HTML5 geolocation vs Google Maps Geolocation api

I'm a bit confused as to why I would choose to use the limited access Google Maps Geolocation API over the free and (apparently) unlimited navigator.geolocation feature of HTML5?

As far as I can tell the only advantage of the Google version is it's increased support for browsers such as IE8. Am I missing something significant here? Or is there little difference?

On further investigation we noticed that when we used navigator.geolocation in Chrome it actually makes a call to the Google api to get the information (backed up by this answer from 6 years ago). So this begs the question, is it still limited? If so by how much in what period?


The Google Maps Geolocation API is an HTTP endpoint that accepts user-supplied JSON data about nearby Wifi networks and cell towers and produces an estimate of the user's location.

The HTML5 navigator.geolocation object supplies a browser API that does some set of operations and then produces an estimate of the user's location. From the W3C geolocation spec:

The API itself is agnostic of the underlying location information sources. Common sources of location information include Global Positioning System (GPS) and location inferred from network signals such as IP address, RFID, WiFi and Bluetooth MAC addresses, and GSM/CDMA cell IDs, as well as user input.

The navigator.geolocation function may make use of any information available to the browser application, including any information from the device's GPS hardware, if it has any. Of course, it may also make use of any third-party Web APIs (including, possibly, the Google Maps Geolocation API) that can be reached. There is no specified required approach or inputs that must or must be used; the browser can do anything in its power to make a location estimate. It may do a better or worse job than Google's approach, depending on their particular implementations, or the browser may (as you suggest) actually directly use Google's API.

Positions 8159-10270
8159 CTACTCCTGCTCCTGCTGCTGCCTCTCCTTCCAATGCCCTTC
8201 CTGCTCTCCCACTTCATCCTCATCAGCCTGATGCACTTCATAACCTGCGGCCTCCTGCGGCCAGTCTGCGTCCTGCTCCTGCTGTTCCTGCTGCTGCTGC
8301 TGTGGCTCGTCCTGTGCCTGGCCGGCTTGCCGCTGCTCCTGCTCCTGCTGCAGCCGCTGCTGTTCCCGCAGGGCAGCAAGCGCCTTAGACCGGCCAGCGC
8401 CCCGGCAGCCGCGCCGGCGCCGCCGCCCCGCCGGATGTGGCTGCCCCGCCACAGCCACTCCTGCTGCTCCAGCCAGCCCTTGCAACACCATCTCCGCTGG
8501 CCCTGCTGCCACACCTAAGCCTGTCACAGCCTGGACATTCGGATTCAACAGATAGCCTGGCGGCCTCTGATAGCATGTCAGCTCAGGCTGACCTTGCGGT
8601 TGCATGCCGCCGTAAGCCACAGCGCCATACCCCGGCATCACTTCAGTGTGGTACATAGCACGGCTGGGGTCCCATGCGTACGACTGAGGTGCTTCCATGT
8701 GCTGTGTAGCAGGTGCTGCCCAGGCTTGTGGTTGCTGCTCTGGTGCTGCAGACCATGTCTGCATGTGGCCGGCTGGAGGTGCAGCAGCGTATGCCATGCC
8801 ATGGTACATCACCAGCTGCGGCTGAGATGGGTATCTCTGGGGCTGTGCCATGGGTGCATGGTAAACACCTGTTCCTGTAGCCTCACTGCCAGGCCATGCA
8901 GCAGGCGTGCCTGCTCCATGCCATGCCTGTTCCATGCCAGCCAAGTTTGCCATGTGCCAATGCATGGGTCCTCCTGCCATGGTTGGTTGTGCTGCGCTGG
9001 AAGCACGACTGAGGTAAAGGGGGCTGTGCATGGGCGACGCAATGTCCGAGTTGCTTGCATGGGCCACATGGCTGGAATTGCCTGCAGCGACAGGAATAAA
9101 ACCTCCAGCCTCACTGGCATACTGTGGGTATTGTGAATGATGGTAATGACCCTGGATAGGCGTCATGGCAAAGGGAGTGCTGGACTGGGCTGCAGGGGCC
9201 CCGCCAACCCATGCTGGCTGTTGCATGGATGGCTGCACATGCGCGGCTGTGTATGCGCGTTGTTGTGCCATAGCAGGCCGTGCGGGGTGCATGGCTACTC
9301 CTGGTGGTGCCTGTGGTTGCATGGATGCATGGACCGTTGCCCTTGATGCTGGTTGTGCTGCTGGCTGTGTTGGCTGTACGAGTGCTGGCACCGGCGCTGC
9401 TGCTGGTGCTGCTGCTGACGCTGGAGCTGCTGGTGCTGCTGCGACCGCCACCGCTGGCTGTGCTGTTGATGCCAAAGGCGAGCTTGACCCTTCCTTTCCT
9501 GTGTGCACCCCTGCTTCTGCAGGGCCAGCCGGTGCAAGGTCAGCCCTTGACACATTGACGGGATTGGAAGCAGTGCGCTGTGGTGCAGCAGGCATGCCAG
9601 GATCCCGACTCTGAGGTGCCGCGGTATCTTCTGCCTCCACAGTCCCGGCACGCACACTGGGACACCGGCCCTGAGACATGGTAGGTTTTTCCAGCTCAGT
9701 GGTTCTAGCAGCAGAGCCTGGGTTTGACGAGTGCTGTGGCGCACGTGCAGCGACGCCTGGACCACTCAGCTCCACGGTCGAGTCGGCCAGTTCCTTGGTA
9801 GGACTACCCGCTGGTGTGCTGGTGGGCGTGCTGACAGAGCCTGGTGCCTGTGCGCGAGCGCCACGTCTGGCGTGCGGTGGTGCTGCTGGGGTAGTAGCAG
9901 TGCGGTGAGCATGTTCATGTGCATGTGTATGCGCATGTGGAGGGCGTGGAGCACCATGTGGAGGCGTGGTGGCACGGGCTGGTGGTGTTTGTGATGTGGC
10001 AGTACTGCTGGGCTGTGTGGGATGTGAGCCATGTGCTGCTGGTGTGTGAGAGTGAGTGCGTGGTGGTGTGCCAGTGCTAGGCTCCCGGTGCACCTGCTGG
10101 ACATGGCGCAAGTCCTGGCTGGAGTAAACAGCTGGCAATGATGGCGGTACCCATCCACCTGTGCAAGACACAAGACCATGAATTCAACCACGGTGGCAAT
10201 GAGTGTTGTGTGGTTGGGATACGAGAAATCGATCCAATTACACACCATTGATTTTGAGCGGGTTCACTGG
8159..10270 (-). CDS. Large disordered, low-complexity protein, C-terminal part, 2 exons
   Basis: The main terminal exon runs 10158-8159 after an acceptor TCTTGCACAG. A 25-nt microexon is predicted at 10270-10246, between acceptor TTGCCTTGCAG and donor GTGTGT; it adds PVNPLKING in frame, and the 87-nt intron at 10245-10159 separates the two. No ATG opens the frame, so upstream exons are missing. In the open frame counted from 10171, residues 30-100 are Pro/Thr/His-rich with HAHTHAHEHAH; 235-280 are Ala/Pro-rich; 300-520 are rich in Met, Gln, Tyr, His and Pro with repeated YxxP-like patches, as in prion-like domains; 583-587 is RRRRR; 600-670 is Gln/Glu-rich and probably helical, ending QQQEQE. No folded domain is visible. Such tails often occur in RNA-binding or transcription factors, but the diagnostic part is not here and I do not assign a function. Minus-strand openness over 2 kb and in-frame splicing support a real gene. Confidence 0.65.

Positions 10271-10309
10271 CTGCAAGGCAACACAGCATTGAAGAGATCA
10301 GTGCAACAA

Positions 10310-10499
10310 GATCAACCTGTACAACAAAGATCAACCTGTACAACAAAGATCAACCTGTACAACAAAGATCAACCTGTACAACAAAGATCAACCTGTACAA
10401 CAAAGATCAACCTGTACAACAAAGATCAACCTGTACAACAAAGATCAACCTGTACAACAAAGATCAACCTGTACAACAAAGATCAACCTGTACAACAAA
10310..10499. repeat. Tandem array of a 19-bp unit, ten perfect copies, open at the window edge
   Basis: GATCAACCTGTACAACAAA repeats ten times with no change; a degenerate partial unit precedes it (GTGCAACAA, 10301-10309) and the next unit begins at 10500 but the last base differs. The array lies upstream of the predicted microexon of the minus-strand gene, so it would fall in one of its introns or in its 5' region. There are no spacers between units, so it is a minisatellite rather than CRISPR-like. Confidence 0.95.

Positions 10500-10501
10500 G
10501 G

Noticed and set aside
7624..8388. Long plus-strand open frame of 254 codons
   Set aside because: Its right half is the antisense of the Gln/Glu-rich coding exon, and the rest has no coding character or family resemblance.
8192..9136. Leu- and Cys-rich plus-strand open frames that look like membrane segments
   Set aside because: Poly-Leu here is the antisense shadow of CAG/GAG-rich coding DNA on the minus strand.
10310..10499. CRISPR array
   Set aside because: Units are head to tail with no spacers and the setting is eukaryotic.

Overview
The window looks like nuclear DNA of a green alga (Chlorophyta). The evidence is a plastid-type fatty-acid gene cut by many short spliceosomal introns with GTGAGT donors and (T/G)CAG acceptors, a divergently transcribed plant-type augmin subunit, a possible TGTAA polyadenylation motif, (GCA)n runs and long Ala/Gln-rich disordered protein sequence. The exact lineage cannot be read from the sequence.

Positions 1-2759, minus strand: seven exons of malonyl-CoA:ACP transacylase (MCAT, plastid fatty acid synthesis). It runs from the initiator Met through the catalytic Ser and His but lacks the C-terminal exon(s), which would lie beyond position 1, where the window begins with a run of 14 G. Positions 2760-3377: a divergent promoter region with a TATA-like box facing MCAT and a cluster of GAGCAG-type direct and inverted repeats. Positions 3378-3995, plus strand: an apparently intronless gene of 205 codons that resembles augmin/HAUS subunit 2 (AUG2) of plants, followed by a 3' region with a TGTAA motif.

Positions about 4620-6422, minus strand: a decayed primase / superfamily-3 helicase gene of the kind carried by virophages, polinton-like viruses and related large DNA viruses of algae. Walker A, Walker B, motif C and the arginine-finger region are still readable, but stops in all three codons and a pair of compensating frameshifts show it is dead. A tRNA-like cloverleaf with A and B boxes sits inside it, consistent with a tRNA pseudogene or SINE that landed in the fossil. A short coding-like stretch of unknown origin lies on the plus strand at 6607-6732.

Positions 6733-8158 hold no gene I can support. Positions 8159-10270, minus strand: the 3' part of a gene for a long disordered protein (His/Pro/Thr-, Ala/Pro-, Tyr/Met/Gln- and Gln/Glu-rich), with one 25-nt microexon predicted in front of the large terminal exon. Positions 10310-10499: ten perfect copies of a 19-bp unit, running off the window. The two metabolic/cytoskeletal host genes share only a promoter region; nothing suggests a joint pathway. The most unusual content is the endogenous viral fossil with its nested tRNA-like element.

In short, Google's API is a way to ask, "Based on this cell and Wifi info, tell me where I am." The HTML5 API is a way to tell the browser, "You have access to the Internet and all the physical inputs available to my device; find out where I am, somehow."

I'm not surprised to learn that, if no GPS is present, the browser might outsource its geolocation work to a third-party service like Google. Browser vendors are generally interested in making browsers, not writing a robust service to solve the hard problem of transforming cell/Wifi data into location information. Furthermore, it requires a tremendous amount of geospatial data about the locations of various towers and Wifi SSIDs. It would bloat the browser to hold all the information locally, and any attempt for thevendor to host the information remotely would functionally be setting up a competitor to Google's already known-good service.

The HTML5 API is going to trigger a modal popup to ask the user to give permission vs the Google Maps Geolocation API is going to bypass that. The methods themselves to gather location are very similar though the scope is there for HTML5 to go deeper depending how the browser implements it.

Example HTML5 -

Example Google Maps Geolocation -

Also Ref:

  • Maps API might give you an option for an older browser that doesn't support HTML5 or of course a non-browser client (native etc)
  • Maps API will cost you $ after the free daily quota
  • HTML5 method should be prioritised over others in most cases

Need Your Help

How to remove unused C/C++ symbols with GCC and ld?

c++ c gcc ld strip

I need to optimize the size of my executable severely (ARM development) and

What constitutes 'real time'

real-time glossary near-real-time

I am having trouble deciding on whether to classify my application as 'real time' or 'near real time', or perhaps even something else.